The recent Africa Cyber Surge II operation conducted by INTERPOL and AFRIPOL has revealed a stark reality – the surge in digital insecurity and cybercriminals threats across Africa.
This operation spanned 25 African countries and successfully identified 20,674 suspicious cyber networks, leading to the arrest of 14 suspected cyber criminals.
These networks were linked to financial losses exceeding USD 40 million. This article delves into the operational highlights, key findings, and significance of the Africa Cyber Surge II operation.
The four-month Africa Cyber Surge II operation, launched in April 2023, focused on identifying cybercriminals and compromised infrastructure.
In collaboration with the INTERPOL Africa Cybercrime Operations Desk and AFRIPOL’s Support Programme, INTERPOL’s Cyber Crime Directorate orchestrated the operation.
The primary aim was to streamline cooperation between African law enforcement agencies, fostering communication, analysis, and intelligence sharing to combat cyber threats effectively.
This operation targeted cyber extortion, phishing, business email compromise, and online scams.
Operational successes were noted across participating countries:
- Cameroon: Arrested three suspects in connection with an online scam involving fraudulent art sales worth USD 850,000.
- Nigeria: Apprehended a suspect accused of defrauding a Gambian victim.
- Mauritius: Arrested two money mules linked to messaging platform-initiated scams.
- Gambia: Took down 185 malicious Internet Protocols (IPs) through proactive measures and strong partnerships.
- Kenya: Successfully dismantled 615 malware hosters.
Key Findings and Analysis
The operation produced around 150 analytical reports, providing participating countries with crucial intelligence and insights.
Developed by INTERPOL in collaboration with partners like Group-IB, Trend Micro, Kaspersky, and Coinbase, these reports highlighted:
- 3,786 malicious command and control servers
- 14,134 victim IPs linked to data stealer cases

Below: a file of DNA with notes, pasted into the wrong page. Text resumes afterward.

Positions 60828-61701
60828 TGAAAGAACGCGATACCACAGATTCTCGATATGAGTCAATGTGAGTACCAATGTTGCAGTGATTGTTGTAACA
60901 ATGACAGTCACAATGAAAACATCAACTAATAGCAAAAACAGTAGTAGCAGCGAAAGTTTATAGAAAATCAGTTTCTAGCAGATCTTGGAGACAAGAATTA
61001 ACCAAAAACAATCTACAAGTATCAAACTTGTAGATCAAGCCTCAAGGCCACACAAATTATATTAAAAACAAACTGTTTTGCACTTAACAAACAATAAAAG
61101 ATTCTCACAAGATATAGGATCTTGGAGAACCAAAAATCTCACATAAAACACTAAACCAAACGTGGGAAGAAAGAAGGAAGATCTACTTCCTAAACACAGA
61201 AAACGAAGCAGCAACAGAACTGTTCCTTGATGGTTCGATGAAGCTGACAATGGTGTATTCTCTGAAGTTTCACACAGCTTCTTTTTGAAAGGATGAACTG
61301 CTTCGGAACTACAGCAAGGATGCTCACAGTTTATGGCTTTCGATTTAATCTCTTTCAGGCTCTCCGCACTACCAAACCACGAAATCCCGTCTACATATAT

- 1,415 phishing links and domains
- 939 scam IPs
- Over 400 other malicious URLs, IPs, and botnets.
The significance of these findings underscores the undeniable link between financial crime and cybercrime.
By adopting a “follow the money” approach, participating countries were able to expand their law enforcement responses.
This approach enhances the effectiveness of cybercrime departments and solidifies partnerships with vital stakeholders, including computer emergency response teams and Internet Service Providers.
The Africa Cyber Surge II operation serves as a clarion call for global cooperation to combat cybercrime and its far-reaching impact.
The success of the Africa Cyber Surge II operation was not a singular effort.
It was preceded by a tabletop exercise in Tanzania, imparting essential skills and knowledge to officials from 20 African countries.
As technologies like Information Communication Technologies and Artificial Intelligence continue to evolve, it is paramount for public and private entities to collaborate against cyber criminals.
Coordinated operations like Cyber Surge are essential for disrupting criminal networks and ensuring comprehensive levels of protection.
Funding from the UK Foreign Commonwealth and Development Office, the German Federal Foreign Office, and the Council of Europe played a pivotal role in enabling this operation, further emphasizing the necessity of international support in tackling cyber threats.
The Africa Cyber Surge II operation stands as a testament to the evolving landscape of digital insecurity and cyber threats.
The operation successfully identified and disrupted cybercriminal networks by fostering international cooperation, sharing intelligence, and adopting innovative strategies.
This operation highlights the urgency for governments, law enforcement agencies, and private sector partners to collaborate proactively and effectively.
As the digital realm continues to expand, operations like Africa Cyber Surge II pave the way for a more secure and interconnected future.
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